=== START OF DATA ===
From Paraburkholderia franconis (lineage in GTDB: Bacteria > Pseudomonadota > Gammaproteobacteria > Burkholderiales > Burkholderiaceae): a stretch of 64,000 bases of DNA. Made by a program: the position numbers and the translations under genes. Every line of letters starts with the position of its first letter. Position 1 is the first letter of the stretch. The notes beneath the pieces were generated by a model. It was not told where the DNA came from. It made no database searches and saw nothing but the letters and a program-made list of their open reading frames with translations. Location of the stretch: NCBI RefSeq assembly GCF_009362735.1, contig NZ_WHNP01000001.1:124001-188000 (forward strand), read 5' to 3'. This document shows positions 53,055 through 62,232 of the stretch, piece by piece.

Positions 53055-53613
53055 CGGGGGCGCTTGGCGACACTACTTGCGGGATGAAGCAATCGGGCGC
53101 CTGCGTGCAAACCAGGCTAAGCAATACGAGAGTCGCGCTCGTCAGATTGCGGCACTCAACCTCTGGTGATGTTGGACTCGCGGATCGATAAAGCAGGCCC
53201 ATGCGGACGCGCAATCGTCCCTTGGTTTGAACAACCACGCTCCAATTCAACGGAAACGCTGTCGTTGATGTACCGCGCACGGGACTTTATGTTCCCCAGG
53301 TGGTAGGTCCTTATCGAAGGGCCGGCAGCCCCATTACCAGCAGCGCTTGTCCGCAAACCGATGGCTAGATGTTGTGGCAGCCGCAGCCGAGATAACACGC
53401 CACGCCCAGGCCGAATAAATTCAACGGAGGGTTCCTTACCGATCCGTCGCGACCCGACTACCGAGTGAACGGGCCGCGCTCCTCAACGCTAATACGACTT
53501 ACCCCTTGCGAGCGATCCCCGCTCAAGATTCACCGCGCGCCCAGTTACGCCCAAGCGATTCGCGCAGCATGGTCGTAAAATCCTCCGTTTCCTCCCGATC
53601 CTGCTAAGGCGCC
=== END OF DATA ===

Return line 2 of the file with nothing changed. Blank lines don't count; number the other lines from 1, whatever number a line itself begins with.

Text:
Positions 53055-53613